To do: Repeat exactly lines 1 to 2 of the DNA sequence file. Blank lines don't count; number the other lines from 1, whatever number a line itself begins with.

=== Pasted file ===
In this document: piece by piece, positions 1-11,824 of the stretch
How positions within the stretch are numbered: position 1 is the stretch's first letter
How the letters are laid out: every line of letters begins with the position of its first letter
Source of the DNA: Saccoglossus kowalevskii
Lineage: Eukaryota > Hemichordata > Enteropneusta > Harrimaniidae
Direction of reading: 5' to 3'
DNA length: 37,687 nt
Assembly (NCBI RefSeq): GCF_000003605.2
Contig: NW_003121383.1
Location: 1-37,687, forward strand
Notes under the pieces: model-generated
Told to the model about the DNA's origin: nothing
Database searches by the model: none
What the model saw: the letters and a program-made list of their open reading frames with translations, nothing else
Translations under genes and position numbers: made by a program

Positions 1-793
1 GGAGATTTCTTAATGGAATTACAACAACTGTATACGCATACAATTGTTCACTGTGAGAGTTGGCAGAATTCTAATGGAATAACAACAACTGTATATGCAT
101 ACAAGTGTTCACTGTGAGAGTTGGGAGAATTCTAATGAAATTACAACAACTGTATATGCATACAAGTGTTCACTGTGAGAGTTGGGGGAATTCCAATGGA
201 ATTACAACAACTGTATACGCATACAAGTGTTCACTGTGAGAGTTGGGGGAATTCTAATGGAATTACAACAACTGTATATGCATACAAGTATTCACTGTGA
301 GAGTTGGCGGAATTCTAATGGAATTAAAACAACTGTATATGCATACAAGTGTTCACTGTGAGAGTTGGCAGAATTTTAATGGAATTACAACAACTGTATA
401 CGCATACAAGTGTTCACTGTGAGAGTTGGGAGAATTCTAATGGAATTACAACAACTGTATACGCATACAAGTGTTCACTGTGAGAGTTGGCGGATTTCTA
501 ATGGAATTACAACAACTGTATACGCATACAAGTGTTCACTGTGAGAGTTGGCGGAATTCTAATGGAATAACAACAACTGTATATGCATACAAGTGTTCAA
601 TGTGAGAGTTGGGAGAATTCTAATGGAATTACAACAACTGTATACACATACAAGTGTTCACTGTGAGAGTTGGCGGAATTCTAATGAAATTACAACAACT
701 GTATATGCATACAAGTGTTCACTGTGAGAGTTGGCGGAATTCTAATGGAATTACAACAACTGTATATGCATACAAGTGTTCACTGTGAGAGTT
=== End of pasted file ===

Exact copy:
In this document: piece by piece, positions 1-11,824 of the stretch
How positions within the stretch are numbered: position 1 is the stretch's first letter